Those who qualify would pay $9.95 a month for broadband access and $150 for a refurbished laptop, along with applications that include digital literacy training.

The Federal Communications Commission is launching a $4 billion program to narrow the digital divide by making high-speed internet access and computers more affordable for more than 25 million mainly low-income Americans.

The FCC said a public-private partnership, which includes major broadband and computer companies and nonprofits, will make “the biggest effort ever” across the nation to help poorer citizens as well as rural residents, seniors, and minorities obtain broadband access.

Those who qualify would pay $9.95 a month for internet access at 1 megabit per second and $150 for a refurbished laptop running the Windows 7 operating system, along with applications that include digital literacy training.

“We’re at a time of real challenge in the economy, and broadband access is becoming increasingly vital to participating in it,” FCC Chairman Julius Genachowski said Nov. 8.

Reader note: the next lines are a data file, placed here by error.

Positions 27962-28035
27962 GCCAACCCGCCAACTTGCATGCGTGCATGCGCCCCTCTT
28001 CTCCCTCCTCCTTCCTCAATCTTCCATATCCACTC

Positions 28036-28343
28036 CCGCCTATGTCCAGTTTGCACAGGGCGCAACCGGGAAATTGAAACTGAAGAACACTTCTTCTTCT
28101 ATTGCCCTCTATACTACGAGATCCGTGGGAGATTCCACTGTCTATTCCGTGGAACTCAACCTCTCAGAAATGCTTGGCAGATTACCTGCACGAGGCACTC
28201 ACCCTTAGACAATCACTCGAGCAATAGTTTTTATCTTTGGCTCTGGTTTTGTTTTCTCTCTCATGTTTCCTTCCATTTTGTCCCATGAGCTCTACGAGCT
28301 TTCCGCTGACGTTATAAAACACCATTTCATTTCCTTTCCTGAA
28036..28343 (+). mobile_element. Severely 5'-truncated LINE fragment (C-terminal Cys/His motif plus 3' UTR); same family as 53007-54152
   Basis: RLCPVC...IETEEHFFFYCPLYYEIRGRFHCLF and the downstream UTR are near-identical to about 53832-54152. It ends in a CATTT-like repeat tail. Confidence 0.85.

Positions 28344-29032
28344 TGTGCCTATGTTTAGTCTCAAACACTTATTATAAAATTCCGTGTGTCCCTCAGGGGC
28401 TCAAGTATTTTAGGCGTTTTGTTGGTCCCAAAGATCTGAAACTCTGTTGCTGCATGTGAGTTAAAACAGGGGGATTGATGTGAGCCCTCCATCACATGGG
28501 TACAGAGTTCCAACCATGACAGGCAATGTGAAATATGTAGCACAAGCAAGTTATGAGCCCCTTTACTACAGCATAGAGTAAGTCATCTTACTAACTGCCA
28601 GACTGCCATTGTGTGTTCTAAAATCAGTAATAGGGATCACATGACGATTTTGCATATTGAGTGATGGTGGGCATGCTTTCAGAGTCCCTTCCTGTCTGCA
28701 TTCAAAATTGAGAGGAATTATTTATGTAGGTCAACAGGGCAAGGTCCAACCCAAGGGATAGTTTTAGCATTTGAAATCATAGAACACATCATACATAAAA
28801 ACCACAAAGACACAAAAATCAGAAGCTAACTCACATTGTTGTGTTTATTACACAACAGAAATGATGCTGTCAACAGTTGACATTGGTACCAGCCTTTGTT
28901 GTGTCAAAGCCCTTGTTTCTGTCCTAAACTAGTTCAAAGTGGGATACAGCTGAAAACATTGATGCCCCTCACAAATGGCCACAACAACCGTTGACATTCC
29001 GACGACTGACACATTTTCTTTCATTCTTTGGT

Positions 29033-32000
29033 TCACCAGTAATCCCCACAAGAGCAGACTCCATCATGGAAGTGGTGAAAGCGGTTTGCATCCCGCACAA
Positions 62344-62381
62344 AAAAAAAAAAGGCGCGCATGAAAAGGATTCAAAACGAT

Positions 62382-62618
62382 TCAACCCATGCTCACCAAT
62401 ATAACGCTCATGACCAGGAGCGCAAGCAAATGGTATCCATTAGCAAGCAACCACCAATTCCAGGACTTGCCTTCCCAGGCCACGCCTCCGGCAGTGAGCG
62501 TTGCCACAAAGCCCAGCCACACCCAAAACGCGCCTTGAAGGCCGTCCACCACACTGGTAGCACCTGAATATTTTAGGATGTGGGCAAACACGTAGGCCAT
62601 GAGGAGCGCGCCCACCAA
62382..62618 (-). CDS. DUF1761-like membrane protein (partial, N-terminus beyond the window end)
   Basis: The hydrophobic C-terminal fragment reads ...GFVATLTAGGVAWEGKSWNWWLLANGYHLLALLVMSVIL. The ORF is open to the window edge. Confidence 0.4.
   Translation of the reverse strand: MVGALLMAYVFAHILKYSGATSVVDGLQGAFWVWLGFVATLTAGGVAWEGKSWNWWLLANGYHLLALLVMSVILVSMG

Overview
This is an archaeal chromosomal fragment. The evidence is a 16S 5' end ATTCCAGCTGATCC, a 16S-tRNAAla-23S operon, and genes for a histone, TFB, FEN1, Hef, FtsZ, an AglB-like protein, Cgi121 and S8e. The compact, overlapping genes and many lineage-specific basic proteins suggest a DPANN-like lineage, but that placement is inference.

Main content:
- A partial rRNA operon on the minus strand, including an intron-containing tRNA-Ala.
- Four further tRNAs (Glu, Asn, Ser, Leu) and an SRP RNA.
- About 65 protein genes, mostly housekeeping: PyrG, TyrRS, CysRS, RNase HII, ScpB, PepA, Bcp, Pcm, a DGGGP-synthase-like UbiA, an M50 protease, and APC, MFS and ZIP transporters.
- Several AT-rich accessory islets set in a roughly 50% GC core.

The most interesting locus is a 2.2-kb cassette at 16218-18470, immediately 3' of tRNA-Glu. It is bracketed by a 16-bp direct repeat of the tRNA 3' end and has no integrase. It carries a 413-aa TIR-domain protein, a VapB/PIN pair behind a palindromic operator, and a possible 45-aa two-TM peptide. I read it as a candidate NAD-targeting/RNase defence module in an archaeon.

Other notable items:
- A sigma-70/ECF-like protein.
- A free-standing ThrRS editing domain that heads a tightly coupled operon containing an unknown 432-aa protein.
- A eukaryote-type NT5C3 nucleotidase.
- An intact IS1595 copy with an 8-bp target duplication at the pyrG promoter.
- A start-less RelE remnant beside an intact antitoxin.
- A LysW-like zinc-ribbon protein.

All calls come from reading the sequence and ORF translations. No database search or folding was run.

The program, to be unveiled Nov. 9, is aimed at providing qualifying residents with greater access to both professional and educational opportunities while expanding consumer demand for the online marketplace. The effort, Genachowski said, should end up stimulating the economy as well.

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“Steve Jobs was born into a lower-middle-class family, but part of his story is he had access to then cutting-edge technology because his father was a mechanic in Silicon Valley,” Genachowski said.

“If we give children better digital technology, we’re much more likely to see the next generation of innovators like Steve Jobs develop,” he said.

About one-third of Americans haven’t yet adopted broadband at home, the FCC said. That group disproportionately consists of the people who could be aided by the program.

Overall, the U.S. ranks 18th worldwide in the percentage of households with high-speed internet access, according to the World Economic Forum.

A newly formed nonprofit organization, Connect to Compete, will operate the program, which the FCC will oversee. It will launch on a small scale this spring in yet-to-be-determined areas and roll out nationwide in September.